Since they began gaining in popularity in the 2000s and 2010s, podcasts have become a massive part of the world’s media landscape. Some are produced by big media companies, some from independent podcast collectives. Some are funded by donations from listeners, some by sponsorships. Some were created by radio and tv broadcast professionals, some by amateurs that are figuring out what they’re doing as they go along. Podcasts cover a vast array of topics with a wide variety of tones and intentions from true crime to advice, to interviews, to straight up comedy, and on and on.
There are so many podcasts on so many subjects that you may have said to yourself “I should start one of these. I have a lot to say.” That’s awesome! You should do that. But if you want people to listen, you need to be aware that podcasting isn’t quite as easy as talking into your computer and uploading to the internet. When you start thinking about how to start your own podcast, here are some steps you can follow.
Know Your Format
When starting your own podcast, it’s important to know what you want to talk about. That doesn’t necessarily mean that you need to have every single episode mapped out before you record the first one, but you should be aware of the kind of topics you want to address. An actual-play RPG podcast has different needs than a pop-culture recap show. Knowing the focus for your project will help you figure out what you need to make that project a reality.
It’s also extremely important to consider your audience. Invest in editing software. You only want them to feel like they’re in the room with you. Invest in some editing software so that you can cut vocalized pauses like “um” or “ah” out of your conversations as much as possible and remove lengthy digressions that might bore your listeners and add an extra 20-40 minutes to your episode’s runtime. It’s always better to leave your audience wanting more from you.
What equipment do you need to start a podcast?
Another part of making your audience feel like they are in the room with you is ensuring high sound quality. Many of your listeners will be playing your new podcast on earbuds or headphones that will amplify every flaw in your recording set-up. And while people who are invested in you as a host or in your subject can be very forgiving, they will be more likely to stick around if you work to make the experience of listening to you as painless as possible.
The type of microphone you use will have a big effect on your sound. Many headphone and earbud manufacturers include a microphone in their products, but a dedicated mic with a windscreen or pop filter will make a big difference. Without that layer of protection, you can spike the levels on your recording every time you say a word that includes the letter p.
A soundboard can also make your recording easier. Beyond allowing you to drop in some pre-recorded sounds, it also makes mixing your podcast and adjusting the sound levels from any guests you may have simpler and more immediate. A good soundboard can be a godsend if you have guests recording via a video chat service or even if you have multiple people recording in the same room.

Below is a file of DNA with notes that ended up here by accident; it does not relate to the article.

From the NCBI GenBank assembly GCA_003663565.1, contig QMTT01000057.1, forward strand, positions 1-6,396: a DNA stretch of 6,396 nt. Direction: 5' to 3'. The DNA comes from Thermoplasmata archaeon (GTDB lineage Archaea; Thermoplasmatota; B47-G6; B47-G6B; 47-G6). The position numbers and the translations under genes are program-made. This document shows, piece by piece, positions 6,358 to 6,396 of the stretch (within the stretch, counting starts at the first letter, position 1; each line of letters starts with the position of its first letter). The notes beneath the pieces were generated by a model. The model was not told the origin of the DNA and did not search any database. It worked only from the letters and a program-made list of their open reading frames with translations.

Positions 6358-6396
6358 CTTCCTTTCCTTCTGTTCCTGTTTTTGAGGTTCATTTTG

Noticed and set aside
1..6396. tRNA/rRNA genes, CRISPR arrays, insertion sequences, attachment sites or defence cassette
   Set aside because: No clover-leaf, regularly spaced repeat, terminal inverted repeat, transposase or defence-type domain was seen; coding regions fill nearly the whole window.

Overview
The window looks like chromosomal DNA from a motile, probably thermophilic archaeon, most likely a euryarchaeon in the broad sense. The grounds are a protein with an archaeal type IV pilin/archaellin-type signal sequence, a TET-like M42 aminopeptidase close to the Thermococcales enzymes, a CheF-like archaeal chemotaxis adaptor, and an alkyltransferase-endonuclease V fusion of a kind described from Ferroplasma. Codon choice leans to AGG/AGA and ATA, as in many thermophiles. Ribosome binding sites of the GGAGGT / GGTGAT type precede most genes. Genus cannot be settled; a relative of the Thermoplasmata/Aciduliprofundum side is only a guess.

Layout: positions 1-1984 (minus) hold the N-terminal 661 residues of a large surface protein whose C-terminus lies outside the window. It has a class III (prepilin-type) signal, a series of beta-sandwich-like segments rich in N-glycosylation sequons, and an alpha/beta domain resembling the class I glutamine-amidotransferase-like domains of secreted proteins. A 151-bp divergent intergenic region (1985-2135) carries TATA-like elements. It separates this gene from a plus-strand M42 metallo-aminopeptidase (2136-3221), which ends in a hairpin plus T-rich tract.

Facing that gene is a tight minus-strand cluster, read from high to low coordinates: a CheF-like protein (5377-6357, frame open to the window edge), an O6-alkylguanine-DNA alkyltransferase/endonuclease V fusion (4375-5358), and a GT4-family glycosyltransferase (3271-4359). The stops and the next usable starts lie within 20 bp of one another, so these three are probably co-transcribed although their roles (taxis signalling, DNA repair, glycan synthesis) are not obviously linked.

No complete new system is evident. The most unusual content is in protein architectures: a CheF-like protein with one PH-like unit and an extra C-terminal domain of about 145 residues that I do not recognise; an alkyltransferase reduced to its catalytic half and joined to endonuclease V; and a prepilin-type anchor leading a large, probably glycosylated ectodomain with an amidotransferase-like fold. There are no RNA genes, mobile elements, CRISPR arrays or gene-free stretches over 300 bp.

All this is not to say that in order to start a podcast you must have top-of-the-line recording equipment. You can make do with some less expensive alternatives—especially when you’re just starting up and trying to build a following. What you simply cannot skimp on is your recording environment.
The best microphone in the world won’t make much difference if you record in a space that doesn’t sound good. Rooms with lots of sharp edges and hard surfaces tend to have a lot of echo and make you sound distant. When you choose a room for your recording, install materials for sound absorption. You’ll be amazed at the difference the right acoustic materials can make. Another benefit to putting up sound absorbing materials is that they often look cool in addition to making you sound better so if you decide that you want to put a video version of your new podcast online, your audience will be able to see how good your taste is.
The sound outside your recording area also plays a part in your sound quality. Nothing is worse than a huge noise from another room covering up the punchline to a great joke. Recording at a time of day or night when your housemates and/or neighbors aren’t up and about is one option, but you can also mitigate outside noise by taking steps to insulate your recording spot. Treating your windows or using acoustic door sealing kits will help reduce interference from some sources of outside noise. You may not be able to fully soundproof your studio space, but with the right products and a little elbow grease, you can do the next best thing—and your audience will thank you for it.
Make Your Voice Heard
When you start thinking about how to start a podcast, there are a lot of factors that you may not have considered that come up. But those factors can be tackled fairly easily with a little research and a few judicious investments. You have the idea. You have the voice. Now all you have to do is put your voice in the best position to be heard. We’re listening.